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Old 07-12-2015, 12:43 PM   #21
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If you have "C" rated tires then the maximum PSI is 50#

If you have "DF" rated tires then the maximum PSI is 65#.

All "ST" ( Special Trailer) tires are rated for a 65 MPH.

BTW, many Rockwood trailers come with "C" rated tires and Forest River will not change that. I've tried but they said to go to your dealer-.....

My theory is 60 to 63 MPH maximum and stay in the right lane...
Happy trails,
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Old 07-12-2015, 12:51 PM   #22
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How fast?

Quote:
Originally Posted by 220Chap View Post
Words to live by: "Just because you can, doesn't mean you should."
Oh boy, my sentiments exactly Chap and it doesn't just apply to towing an RV.

I run between 60-65 MPH with my TT. I will go up to 70-75 if I need to pass a slower vehicle but quickly go back to 60-65. Trailer tires tell you right on the sidewall what speed they are rated for; I would think they should have a pretty good idea if they made the tire. And, yes, I have been passed by many other rigs traveling way too fast with RVs and boats. It will be spectacular at that speed when they do have an issue!
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Old 07-12-2015, 12:59 PM   #23
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65 65 65 65 max. 63 better. St tires can't take the speed. Max out all tire pressures for max load too.
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Old 07-12-2015, 01:17 PM   #24
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60 max. I have seen rigs that have gone off the road and rolled. Very ugly. It is about control and stopping.
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Old 07-12-2015, 01:28 PM   #25
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Words to LIVE by

In addition to Chaps "Just because you can, doesn't mean you should" observation, one of my favorite quotes was from Voltaire - "Common sense is not all that common." Just observe those around you to confirm.
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Old 07-12-2015, 01:44 PM   #26
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Tire damage is cumulative and non-reversible.

Driving faster than the tire speed rating generated excess internal stress and heat. The heat accelerates the chemical reactions still going on so the tire "ages" faster than it would if it were operated at a more reasonable 55 - 60.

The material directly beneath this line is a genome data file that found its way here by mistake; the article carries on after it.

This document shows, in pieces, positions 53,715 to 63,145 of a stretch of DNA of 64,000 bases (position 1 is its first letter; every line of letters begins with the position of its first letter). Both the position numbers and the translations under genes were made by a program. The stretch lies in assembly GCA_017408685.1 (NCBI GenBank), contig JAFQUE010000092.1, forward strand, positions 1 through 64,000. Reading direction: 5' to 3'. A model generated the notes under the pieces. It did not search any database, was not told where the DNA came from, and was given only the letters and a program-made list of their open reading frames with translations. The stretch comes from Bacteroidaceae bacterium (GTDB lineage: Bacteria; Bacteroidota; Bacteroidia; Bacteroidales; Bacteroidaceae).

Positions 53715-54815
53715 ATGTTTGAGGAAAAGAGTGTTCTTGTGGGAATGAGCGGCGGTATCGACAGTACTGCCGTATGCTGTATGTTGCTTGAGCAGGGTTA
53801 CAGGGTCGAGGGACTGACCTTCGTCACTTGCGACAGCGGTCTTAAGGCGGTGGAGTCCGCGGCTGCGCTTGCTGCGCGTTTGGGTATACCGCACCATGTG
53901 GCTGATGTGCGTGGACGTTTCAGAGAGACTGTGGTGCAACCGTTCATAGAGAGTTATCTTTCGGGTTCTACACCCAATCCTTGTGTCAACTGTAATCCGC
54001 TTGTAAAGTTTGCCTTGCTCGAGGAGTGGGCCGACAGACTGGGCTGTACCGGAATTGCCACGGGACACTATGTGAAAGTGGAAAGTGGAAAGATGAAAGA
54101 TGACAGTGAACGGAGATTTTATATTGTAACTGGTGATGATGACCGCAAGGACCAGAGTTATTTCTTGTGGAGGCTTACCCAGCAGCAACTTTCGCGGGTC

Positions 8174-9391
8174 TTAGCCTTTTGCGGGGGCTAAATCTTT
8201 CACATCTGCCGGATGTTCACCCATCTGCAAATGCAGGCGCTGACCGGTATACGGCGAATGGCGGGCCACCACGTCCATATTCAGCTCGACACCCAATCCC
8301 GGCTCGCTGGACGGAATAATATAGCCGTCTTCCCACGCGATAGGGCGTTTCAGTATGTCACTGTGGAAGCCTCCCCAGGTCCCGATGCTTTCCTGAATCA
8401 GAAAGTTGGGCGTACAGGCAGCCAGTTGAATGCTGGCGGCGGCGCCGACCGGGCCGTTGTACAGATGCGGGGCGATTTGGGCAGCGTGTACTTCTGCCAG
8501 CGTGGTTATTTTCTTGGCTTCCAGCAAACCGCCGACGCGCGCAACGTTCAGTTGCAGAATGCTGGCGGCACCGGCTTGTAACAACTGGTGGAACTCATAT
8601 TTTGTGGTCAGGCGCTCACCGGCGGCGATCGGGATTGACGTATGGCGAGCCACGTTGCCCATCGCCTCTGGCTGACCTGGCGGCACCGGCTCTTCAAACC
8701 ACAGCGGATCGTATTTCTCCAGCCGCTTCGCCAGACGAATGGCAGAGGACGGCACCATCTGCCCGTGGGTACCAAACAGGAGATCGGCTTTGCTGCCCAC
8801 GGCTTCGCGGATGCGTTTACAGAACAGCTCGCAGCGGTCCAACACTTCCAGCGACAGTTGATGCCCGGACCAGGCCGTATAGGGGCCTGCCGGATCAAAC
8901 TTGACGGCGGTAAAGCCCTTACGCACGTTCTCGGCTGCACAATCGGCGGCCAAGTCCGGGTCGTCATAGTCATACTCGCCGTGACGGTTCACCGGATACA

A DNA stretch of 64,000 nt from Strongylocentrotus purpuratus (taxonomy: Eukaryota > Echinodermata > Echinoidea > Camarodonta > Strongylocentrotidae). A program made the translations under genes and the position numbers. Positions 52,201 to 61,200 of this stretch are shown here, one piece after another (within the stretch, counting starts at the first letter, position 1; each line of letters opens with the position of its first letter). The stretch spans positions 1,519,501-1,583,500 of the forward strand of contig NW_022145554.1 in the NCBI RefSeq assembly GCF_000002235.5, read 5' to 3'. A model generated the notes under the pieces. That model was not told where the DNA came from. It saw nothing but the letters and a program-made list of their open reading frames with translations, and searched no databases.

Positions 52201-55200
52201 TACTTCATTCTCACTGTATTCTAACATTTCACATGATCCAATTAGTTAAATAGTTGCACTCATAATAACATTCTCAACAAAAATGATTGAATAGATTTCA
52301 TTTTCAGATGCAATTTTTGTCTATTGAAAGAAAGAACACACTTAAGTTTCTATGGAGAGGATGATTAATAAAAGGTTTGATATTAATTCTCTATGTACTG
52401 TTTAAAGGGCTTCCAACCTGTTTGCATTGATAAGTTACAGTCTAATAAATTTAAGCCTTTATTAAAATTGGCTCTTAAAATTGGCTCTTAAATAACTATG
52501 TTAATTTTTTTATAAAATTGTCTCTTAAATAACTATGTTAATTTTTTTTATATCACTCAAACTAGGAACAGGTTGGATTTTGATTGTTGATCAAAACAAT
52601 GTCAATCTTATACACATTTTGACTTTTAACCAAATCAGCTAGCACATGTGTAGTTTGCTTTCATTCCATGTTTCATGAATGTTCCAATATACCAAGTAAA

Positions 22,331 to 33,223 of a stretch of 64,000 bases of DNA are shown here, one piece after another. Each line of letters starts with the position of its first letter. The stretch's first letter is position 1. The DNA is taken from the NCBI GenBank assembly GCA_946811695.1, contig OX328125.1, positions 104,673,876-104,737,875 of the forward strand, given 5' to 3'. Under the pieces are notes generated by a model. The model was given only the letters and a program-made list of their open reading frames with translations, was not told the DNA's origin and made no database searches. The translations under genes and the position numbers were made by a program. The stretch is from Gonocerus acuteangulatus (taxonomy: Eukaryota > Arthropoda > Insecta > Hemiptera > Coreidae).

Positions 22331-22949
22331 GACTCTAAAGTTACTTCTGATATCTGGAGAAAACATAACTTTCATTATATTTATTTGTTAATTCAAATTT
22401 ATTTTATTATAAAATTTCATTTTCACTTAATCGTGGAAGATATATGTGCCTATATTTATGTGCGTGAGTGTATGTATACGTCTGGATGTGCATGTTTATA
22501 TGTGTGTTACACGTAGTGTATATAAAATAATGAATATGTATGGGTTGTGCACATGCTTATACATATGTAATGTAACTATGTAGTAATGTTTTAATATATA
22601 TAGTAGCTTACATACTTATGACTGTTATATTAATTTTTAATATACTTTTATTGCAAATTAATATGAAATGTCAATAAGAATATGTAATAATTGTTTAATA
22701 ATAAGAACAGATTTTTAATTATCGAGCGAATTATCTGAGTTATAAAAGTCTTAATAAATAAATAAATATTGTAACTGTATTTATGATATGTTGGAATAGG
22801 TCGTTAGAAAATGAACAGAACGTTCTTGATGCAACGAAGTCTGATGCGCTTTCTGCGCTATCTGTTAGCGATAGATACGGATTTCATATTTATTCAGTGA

I am certain a number of the complaints about tires failing for "no reason" are happening because the life was consumed by hours of running at excessive speed.

Slowing down does not "fix" the damage done to the tire any more than putting burnt hot dogs get "fixed" by going back in the fridge.

For every increase in temperature of 20°F the aging rate doubles so + 20 = two times faster aging (more damage) + another 20 = two more times or four times total the amount of damage.

The above is Chemistry and Science. You can "believe" what ever you want but facts simply don't change because you don't like the answer.
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Old 07-12-2015, 01:48 PM   #27
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60 mph is the max Sue & I do on the highway, I also think daytime driving is the safest & since we are retired, we are not in a hurry.
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Old 07-12-2015, 01:49 PM   #28
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Those are the same people that complain of "china bombs" and blowout damage, never their fault.
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Old 07-12-2015, 01:50 PM   #29
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Quote:
Originally Posted by my_crib_too View Post
My state recently raised the interstate limit to 70 mph, most traffic now drives 75-79 mph. Some 80+ mph. The RV going down a crowded interstate way below the limit creates a dangerous situation. You see plenty of crazy driving as the average speed cars and trucks drive around the moving road block. Places where the interstate is three lanes wide, you see a very slow RV in the right lane driving next to another slow RV in the middle lane. This leaves only the left lane for normal speed traffic.

Like most motorcycles, not sure why more of the huge, slow RVs don’t take secondary roads where the RV is driving closer to the speed limit and the speed of the normal traffic.

My state is also the home to all Left Lane Larrys (drivers that only drive in the left lane forcing everyone to pass in the right lane) and Jr. Jeff Gordon racers (cruise control challenged drivers that speed up as you attempt to pass and slow back down once you slide in behind them).

When you mix in a Left Lane Larry or Jr. Jeff Gordon racer around a slow moving RV, it can take miles and miles and miles to get past these drivers.
Why should I have to take secondary roads that are generally not is as good repair as 4 lane or interstate highways and usually have more hills and curves?
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Old 07-12-2015, 01:56 PM   #30
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A couple blowouts last year on our Silverback with serious damage broke me of that crap. Now stay below 65 and cruise down the road.
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